SCRANTON, Pa. — The Ritz Theater in downtown Scranton has gone through many changes in its 100-year history.

Most will remember it as a movie theater. Today, it’s a performing arts academy for kids.

Its newest tenants recently revealed an older piece of the theater’s past hidden for decades in its walls.

The Creative and Performing Arts Academy of NEPA, or CAPAA, which now operates inside the theater on Wyoming Avenue, is celebrating a grand opening of an exhibit about the theater’s past.

That exhibit includes a part of that past that the owners thought they would never see again.

Michael Melcher, who runs CAPPA, embraced the building’s history when crafting the decor. The Ritz was one of Scranton’s leading vaudeville theaters around the turn of the century.

A big piece of The Ritz’s decor was hidden for decades until Melcher started tearing down a wall above the existing stage.

Melcher uncovered a huge decorative arch known as a proscenium perfectly preserved.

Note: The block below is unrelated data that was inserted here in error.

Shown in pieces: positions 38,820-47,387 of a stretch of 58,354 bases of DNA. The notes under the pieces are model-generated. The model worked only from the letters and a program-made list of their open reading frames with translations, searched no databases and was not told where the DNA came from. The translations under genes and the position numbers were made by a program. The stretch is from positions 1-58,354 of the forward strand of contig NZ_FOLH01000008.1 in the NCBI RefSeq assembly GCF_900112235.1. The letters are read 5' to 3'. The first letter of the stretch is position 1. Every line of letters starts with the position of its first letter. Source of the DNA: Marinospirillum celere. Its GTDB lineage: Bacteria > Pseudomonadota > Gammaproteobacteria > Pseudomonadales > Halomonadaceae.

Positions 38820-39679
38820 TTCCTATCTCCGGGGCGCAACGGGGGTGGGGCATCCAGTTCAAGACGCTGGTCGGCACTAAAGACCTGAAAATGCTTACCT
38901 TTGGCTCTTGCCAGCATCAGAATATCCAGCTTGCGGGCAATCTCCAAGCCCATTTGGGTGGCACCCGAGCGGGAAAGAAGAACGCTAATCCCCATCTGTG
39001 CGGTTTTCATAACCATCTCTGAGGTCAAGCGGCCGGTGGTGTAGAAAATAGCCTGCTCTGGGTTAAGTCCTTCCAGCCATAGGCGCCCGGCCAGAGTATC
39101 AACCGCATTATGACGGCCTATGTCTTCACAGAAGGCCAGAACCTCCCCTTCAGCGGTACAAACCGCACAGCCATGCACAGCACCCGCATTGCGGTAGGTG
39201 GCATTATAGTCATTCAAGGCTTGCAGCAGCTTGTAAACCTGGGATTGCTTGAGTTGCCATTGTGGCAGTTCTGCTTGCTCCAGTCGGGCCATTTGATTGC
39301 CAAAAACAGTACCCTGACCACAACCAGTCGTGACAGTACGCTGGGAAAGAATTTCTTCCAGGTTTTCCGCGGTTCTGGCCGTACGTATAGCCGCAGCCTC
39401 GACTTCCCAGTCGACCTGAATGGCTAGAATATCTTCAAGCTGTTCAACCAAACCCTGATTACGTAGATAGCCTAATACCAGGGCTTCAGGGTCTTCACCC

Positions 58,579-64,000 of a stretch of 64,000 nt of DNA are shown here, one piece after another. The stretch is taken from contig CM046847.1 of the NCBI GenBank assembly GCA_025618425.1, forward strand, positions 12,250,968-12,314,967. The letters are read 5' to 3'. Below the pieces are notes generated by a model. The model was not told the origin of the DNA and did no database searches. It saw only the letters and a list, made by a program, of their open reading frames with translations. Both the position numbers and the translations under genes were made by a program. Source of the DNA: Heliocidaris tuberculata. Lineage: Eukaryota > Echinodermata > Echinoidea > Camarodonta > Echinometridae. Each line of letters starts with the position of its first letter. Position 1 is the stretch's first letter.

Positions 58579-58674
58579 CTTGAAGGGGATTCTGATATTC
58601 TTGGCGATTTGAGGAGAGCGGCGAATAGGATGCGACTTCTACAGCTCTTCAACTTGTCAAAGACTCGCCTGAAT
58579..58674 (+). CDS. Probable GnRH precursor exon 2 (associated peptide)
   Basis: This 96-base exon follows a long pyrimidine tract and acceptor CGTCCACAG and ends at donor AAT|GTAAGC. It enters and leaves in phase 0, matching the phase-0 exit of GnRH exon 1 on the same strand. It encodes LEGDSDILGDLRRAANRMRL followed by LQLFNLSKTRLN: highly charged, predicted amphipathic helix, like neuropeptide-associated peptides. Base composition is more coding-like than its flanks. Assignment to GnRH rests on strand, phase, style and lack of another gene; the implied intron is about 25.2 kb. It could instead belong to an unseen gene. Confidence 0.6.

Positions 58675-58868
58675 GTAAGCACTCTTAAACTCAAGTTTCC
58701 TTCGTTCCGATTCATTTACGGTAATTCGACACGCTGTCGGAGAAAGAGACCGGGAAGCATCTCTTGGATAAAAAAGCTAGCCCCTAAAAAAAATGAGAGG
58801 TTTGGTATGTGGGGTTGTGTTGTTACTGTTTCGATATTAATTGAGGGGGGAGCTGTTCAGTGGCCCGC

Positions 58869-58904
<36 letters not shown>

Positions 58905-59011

“To see it as clear as day, and the coloring and the artistry is just remarkable. It’s over 100 years old. It’s astounding. It’s beautiful,” said Sheri Melcher, Creative and Performing Arts Academy of NEPA.

The performing arts academy tore down the walls looking for extra storage. For now, props for children’s shows will be stored right next to a piece of the theater’s vaudeville past.

“We’re in the theater. We live in these worlds of fairytales and make-believe stories, and the lore of these old theaters starts to sound like those stories that we put on the stage,” said Michael Melcher. “It’s things like finding the proscenium that you can touch and see and know that they’ve been here for decades upon decades. That makes the story real.”

Melcher says the proscenium is too delicate to move. It’ll have to stay hidden at least for now. But the operators of the theater hope that people will be able to enjoy it again.

“To be able to tour people through here, I think would be great,” said Sheri Melcher.

While the public can’t look at the arch quite yet, there are pictures of it–now and from the 1930s–included in the history exhibit inside the theater.

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